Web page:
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In the App Registration, navigate to the Authentication tab and press the Add a platform button. Select Web and enter https://localhost:5001/signin-oidc as the Redirect URI. Press Configure to persist the changes. In the Implicit grand and hybrid flows check both boxes for ID and Access tokens and press Save

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That's the last change we had to do in B2C. Now, time to write some code...

Configure Blazor Server to use authenticate with B2C and Twitch

Technically, our Blazor server app doesn't have to know anything about Twitch, since this is an integration that B2C is responsible for. Therefore, from an authentication configuration perspective, our code just needs the B2C bits. Let's get started.

In your favorite shell, type the following:

dotnet new blazorserver --auth SignleOrgB2C -n BlazorAuthWithTwitch

Open the appsetttings.json file and update the AzureADB2C settings accordingly:

{
  "AzureAdB2C": {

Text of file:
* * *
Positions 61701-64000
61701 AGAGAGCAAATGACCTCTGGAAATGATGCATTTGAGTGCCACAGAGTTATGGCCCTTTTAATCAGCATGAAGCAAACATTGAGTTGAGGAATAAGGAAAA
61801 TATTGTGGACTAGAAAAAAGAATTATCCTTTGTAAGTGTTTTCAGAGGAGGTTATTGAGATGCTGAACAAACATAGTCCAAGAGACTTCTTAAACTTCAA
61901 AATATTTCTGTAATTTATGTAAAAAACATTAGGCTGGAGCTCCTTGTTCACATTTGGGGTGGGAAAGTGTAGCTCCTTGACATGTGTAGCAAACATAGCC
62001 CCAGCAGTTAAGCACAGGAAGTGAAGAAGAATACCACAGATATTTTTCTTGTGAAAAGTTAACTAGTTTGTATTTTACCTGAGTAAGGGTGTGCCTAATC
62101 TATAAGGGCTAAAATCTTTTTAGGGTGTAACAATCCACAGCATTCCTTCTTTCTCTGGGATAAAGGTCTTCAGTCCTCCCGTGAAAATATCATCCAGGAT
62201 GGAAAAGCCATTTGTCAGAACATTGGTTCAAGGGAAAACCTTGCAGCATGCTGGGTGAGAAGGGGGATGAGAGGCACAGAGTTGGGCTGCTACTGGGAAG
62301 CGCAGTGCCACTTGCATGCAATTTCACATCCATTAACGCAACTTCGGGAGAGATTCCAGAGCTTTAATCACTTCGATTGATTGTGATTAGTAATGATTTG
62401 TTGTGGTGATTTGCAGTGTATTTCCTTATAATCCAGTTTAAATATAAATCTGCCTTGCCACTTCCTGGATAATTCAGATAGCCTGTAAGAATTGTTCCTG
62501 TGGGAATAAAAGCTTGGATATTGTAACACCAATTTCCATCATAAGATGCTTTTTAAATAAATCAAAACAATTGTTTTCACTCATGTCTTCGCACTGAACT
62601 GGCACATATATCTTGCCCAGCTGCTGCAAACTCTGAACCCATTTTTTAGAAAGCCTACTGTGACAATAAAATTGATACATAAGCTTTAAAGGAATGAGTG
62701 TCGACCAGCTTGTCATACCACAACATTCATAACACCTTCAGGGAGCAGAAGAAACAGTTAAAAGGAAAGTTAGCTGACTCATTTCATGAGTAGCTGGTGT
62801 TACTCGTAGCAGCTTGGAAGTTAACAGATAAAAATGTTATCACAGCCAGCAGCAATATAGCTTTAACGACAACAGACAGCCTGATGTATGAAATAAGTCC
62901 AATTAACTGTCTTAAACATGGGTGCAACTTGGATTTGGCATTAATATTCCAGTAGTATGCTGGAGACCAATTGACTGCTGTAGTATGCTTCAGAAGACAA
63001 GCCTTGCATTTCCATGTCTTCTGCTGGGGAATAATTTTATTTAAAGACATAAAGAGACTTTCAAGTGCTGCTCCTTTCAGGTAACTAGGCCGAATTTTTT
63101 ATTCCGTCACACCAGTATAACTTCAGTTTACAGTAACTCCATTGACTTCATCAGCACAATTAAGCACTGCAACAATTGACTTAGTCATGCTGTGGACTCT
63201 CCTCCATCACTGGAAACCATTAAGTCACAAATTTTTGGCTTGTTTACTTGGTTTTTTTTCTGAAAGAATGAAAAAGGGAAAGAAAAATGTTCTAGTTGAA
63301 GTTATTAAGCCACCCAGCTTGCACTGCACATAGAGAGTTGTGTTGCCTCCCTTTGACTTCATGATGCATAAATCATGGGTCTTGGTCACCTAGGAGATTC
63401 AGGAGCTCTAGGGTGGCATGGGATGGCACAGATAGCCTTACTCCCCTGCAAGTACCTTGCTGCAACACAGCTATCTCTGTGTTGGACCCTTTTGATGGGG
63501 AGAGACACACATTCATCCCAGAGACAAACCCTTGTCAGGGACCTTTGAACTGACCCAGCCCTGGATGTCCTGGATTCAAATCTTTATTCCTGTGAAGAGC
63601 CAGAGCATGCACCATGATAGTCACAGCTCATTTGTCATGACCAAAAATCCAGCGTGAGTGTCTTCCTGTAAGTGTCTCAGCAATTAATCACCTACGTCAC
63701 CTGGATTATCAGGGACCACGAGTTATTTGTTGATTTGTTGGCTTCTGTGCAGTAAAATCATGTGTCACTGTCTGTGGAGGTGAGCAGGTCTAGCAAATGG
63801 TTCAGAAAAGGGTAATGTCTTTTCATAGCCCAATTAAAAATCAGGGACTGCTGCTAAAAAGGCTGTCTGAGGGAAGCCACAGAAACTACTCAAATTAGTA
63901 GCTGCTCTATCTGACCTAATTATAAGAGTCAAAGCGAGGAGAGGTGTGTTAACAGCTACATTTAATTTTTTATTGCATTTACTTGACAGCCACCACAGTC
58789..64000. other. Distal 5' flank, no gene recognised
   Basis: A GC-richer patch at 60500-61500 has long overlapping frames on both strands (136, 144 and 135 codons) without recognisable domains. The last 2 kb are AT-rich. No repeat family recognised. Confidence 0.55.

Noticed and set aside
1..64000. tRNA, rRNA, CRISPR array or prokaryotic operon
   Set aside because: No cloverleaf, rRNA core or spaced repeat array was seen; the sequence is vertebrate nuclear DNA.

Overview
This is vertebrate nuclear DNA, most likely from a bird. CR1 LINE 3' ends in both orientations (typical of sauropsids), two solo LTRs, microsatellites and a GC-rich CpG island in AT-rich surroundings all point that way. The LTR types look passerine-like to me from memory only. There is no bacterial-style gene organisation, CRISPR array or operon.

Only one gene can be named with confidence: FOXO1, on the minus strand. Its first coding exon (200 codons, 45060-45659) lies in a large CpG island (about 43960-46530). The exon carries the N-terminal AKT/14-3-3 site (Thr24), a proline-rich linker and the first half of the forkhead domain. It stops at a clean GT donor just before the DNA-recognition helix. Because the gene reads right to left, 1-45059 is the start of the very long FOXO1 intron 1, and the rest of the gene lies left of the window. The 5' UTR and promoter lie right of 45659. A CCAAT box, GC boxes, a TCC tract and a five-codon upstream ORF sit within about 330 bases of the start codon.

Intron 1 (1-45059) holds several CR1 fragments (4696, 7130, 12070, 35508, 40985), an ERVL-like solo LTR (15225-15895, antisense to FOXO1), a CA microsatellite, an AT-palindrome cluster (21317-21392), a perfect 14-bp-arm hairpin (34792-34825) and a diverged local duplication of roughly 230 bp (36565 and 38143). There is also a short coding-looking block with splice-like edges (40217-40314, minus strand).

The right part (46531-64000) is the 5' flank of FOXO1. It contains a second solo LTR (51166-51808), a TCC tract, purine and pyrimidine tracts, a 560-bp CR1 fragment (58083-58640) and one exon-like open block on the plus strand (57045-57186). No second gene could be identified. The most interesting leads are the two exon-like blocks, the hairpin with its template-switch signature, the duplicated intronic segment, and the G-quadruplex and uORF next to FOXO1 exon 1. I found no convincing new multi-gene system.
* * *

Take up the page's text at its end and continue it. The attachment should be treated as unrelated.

"Instance": "https://<yourB2CName>.b2clogin.com",
    "ClientId": "c77818a3-d610-0000-8da5-de849908425c",
    "CallbackPath": "/signin-oidc",
    "Domain": "<yourB2CName>.onmicrosoft.com",
    "SignedOutCallbackPath": "/signout/b2c_1_susi",
    "SignUpSignInPolicyId": "b2c_1_sisu",
    "ResetPasswordPolicyId": "b2c_1_password_reset",
    "EditProfilePolicyId": "b2c_1_edit_profile"
  },
  "Logging": {
    "LogLevel": {
      "Default": "Information",
      "Microsoft": "Warning",
      "Microsoft.Hosting.Lifetime": "Information"
    }
  },
  "AllowedHosts": "*"
}
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In Startup.cs we need to add a service to get access to the HttpContext and therefore the User principal.